Were China to accept the declaration of basic human rights, it is conceivable that, in the long run, functionalism's hope might be fulfilled as well as international free market competition maintained.  As they have not and do not, the impact of individual rights and freedoms, and social actions to guarantee them with their consequent impacts on commodity prices, will not occur in China.  China's competitive market advantage, in fact, depends upon their restrictions on individual freedoms and the resultant international market benefits which such restraints achieve.  A free population demands protection from unsafe working conditions. They demand a minimum wage sufficient for them to procure the basic necessities of a good life.  They demand an equitable distribution of income and opportunity.  Such demands, and the government's attempts to meet them, inevitably raise the costs of production.  As the Chinese society is not democratic, however, such counter-availing forces to competition are not available, and it is in China's short term interests to keep this competitive market advantage as they pour the proceeds of such advantage into military spending.

 

     Although we should not be duped into liberal dysplasia in our reactions with China's markets neither should we be prodded into pugilism in our relations with their government.  Protectionism is antithetical to competition, the sine qua non of the free market system, but competition must be based upon a truly free market where market forces determine the outcome within the marketplace and democratic forces determine the outcome within the polity.  We must realize that a truly level playing field will never exist until the two of these forces are conjoined, as although democracy can exist without free markets, free markets cannot truly fully develop without democracy and the individual freedoms which permit the achievement of a population's diverse passions. This was the basis for the policy of engagement and enlargement of free market democracies, such policy realizing that both are necessary and mutually dependant in the attainment of both political and economic freedom and prosperity.  It is foolish to press for one without also pressing for the other, although the relative emphasis on each should recognize the necessity of democratic reform, the harm to this reform process which radical structural reforms can cause, and the unique environmental factors of each area which must be considered in order to achieve a proper balance between the two.  As such, a return to the US insistence on progress in democratic reform in China is necessary, along with expansion of accessibility to their markets and liberal economic policies.  In taking such a course, we must also recognize the real difficulties which China faces in terms of stability and coherence as a nation, and clearly articulate these, our actions, and our concessions at addressing them to the American people who are paying the price for China's admission to the free Market system.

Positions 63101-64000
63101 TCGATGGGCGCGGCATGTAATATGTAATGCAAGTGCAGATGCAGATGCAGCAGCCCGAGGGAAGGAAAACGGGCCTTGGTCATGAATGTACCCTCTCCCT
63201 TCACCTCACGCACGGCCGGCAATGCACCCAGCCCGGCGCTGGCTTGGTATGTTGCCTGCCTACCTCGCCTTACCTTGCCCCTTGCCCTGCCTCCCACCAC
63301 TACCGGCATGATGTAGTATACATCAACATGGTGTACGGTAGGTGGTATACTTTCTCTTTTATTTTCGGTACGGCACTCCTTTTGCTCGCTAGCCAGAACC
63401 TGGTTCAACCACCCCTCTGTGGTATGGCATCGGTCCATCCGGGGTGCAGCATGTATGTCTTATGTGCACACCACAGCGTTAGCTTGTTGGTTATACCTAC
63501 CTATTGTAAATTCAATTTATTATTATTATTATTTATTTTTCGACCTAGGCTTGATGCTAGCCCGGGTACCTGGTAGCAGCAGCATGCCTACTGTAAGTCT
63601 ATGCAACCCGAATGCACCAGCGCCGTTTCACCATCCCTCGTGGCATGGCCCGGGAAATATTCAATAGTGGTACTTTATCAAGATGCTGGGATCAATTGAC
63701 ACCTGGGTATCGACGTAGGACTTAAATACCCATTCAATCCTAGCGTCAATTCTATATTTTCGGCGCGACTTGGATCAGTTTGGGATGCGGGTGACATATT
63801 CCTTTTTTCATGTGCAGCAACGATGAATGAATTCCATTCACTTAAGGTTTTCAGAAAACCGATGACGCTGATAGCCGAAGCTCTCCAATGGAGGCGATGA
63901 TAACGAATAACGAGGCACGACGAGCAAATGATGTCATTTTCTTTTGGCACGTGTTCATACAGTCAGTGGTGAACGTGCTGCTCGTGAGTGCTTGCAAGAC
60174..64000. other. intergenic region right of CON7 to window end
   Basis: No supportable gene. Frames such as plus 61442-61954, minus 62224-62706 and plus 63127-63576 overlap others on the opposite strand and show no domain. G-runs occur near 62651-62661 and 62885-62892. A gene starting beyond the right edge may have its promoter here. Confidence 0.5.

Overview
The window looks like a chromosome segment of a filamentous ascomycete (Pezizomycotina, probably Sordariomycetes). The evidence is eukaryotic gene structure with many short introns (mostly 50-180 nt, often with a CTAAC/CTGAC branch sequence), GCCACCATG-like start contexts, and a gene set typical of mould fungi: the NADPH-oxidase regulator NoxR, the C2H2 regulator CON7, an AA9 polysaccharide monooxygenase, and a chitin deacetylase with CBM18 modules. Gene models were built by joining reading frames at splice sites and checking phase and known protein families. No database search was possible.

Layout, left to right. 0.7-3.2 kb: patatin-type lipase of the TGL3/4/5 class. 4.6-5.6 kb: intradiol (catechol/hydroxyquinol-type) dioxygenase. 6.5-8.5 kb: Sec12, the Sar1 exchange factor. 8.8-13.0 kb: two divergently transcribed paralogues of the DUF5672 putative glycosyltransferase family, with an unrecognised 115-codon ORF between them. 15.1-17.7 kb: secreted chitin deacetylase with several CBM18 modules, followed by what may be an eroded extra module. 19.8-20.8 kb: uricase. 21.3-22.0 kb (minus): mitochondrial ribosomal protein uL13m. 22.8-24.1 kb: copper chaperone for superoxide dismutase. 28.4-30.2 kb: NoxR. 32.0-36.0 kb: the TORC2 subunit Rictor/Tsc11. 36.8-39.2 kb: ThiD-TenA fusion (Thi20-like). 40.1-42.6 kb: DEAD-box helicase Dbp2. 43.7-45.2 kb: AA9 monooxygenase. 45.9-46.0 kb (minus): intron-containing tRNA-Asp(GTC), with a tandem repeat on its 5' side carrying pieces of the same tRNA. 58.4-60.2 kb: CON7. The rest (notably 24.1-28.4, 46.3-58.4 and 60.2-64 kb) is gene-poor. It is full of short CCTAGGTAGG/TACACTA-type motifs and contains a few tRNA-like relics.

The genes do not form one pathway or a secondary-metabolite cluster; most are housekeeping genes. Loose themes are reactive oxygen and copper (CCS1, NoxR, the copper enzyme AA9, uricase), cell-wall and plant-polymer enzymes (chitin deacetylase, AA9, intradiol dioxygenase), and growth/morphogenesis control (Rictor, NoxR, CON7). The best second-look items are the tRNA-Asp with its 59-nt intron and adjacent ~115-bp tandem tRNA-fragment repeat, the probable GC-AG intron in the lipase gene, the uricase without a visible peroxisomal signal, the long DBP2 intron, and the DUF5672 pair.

This is the turn off which we missed in the past. In the misguided hope of functionalism, we failed to realize the necessary connection of free markets with democracy and emphasized the first to the exclusion of the latter.  In so doing, we have invited the uneven playing field which we now find ourselves on, with a potential opponent who is gaining advantage by the year in terms of relative coercive power without changing one iota in its commitment to individual human rights, which commitment is a necessary precursor to the long term proper functioning of the free market system.  We have been continuing on a faulty course for some time.  It's time now, not to set course and speed, but to reevaluate our ability to do so from our current position and, quite possibly, to reverse course in order to get back on course.  In the final analysis, it matters not how long you have been on the road, but rather how far you have gone in reaching your destination.